a The Transit Lounge: Mind Matters

Back in the Day: I had a quarter life crisis, headed to Osaka, Japan for the unknown–only to discover that a passport plane ride are not necessarily a ticket to escape. Some Years Later: Settled back in Oz, the man of my dreams ended up in Tokyo for work–which is how a passport and plane ride showed me home is where the heart is. And Now: Well as luck would have it, we are about to embark on Japan Mark 3, with a baby in tow and another on the way...

Monday, August 23

Mind Matters



Last month, Japan’s Health Ministry reported that
Japanese women had the longest life expectancy in the world for the 25th year in a row, with the average life span being 86.44 years in 2009. While much has been made of this fact, perhaps more attention should be focused on why the gap between the life expectancy of Japanese women and that of Japanese men is increasing. Interestingly enough, this gap widened last year by 0.09 percent to 6.85 years. While Japanese men have the fourth highest life expectancy in the world at 79.59 years, high suicide rates amongst the country’s young men are impacting it significantly.

According to the National Police Agency, 32,845 people committed suicide last year, with over 70 percent of them being men. This translates into one suicide every 16 minutes, leaving Japan with one of the highest suicide rates in the world. Police say that men carry more stress, and the state of the country’s economy, along with big job losses that followed the global financial crisis are mostly to blame. However, underlying mental health issues that often act as the catalyst to suicide are largely ignored both statistically and on a more personal level by family, due to the shame associated with them—even though a 2008 study by the Ministry of Health, Welfare and Labor found that 24 percent of Japanese suffer from mental health problems.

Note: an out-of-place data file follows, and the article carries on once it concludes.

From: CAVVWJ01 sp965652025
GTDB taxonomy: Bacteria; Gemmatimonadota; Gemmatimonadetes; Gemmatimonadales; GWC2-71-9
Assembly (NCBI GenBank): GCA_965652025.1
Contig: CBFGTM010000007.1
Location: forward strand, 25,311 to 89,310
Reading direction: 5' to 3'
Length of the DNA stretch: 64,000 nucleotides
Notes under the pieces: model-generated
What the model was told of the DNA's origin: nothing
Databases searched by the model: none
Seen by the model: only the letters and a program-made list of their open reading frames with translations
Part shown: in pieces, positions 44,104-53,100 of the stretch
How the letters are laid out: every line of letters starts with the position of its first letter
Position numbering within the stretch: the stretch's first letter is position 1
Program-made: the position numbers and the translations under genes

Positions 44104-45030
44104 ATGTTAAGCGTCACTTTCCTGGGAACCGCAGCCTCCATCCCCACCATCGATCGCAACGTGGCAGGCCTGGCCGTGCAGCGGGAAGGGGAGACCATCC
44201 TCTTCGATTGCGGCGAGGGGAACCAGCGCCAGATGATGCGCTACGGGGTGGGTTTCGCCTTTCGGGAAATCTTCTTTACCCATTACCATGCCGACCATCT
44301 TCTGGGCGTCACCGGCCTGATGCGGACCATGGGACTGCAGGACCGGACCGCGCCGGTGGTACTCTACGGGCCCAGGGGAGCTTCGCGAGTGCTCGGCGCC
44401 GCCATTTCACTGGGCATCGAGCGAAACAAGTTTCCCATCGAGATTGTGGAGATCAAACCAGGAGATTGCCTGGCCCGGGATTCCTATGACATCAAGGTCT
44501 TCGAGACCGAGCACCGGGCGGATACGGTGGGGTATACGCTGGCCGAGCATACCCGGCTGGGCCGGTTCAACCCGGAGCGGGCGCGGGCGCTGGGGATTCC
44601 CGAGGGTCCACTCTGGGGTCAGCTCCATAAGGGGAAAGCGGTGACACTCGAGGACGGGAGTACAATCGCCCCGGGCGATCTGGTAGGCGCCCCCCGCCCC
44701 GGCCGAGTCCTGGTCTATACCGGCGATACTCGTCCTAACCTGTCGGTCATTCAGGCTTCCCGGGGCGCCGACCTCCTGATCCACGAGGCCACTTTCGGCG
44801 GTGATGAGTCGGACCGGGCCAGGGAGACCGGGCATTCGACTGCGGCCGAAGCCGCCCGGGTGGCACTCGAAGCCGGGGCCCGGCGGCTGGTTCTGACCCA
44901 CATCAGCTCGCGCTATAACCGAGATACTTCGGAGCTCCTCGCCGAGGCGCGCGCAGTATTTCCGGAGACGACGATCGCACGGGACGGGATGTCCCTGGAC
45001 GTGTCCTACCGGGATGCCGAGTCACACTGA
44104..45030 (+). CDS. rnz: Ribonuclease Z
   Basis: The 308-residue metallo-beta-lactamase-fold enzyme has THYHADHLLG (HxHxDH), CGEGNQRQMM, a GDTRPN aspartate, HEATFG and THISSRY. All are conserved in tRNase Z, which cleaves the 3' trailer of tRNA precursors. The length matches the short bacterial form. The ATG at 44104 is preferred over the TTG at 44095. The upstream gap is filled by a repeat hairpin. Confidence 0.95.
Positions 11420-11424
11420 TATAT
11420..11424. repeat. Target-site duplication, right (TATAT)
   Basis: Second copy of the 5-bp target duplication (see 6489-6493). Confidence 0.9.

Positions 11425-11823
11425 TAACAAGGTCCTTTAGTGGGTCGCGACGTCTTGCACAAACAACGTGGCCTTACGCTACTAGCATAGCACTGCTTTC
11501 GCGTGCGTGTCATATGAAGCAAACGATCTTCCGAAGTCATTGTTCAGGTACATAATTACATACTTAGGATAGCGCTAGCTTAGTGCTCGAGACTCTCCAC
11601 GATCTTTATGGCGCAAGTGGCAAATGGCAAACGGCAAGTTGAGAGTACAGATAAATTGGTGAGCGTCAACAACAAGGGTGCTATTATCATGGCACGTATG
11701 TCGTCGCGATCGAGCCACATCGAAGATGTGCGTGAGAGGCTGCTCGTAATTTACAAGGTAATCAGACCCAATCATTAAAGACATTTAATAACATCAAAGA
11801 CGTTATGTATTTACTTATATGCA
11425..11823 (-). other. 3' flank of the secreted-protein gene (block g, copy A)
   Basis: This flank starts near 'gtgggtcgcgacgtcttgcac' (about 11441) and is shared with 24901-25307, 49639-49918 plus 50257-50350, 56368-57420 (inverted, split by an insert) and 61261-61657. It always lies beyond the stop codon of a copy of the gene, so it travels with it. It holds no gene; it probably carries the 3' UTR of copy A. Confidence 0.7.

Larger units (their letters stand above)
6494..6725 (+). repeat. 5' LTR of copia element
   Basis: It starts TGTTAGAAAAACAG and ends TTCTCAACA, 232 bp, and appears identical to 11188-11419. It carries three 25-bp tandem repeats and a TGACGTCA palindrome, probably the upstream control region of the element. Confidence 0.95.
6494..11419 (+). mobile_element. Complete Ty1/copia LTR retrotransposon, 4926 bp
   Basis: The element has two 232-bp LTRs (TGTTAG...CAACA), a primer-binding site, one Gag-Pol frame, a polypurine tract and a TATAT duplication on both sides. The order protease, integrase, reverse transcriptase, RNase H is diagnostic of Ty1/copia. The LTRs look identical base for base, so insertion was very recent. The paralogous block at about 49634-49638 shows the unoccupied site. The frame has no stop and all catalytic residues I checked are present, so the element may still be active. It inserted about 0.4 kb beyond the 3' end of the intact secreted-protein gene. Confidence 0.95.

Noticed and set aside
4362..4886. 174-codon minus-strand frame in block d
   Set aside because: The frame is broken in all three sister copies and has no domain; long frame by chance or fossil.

Read more at Weekender Japan.

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2 Comments:

Anonymous ibec said...

There was an article last week in NYT on how the statistical results for high age in Japan were inaccurate because of the high number o family members not reporting the deaths in the family in hopes to keep getting the deceased's retirement salary, in some cases leaving the body just like that in the bed for more than 10 years.

5:51 pm

 
Blogger Miss Riz said...

You're right and I made reference to this in a blog post last week or the week before but I wrote this article for Weekender just after the initial report was released - and before those dodgy people were investigated! One of them had a mummified "dad" in bed....he has been there for about 30 years!

12:18 pm

 

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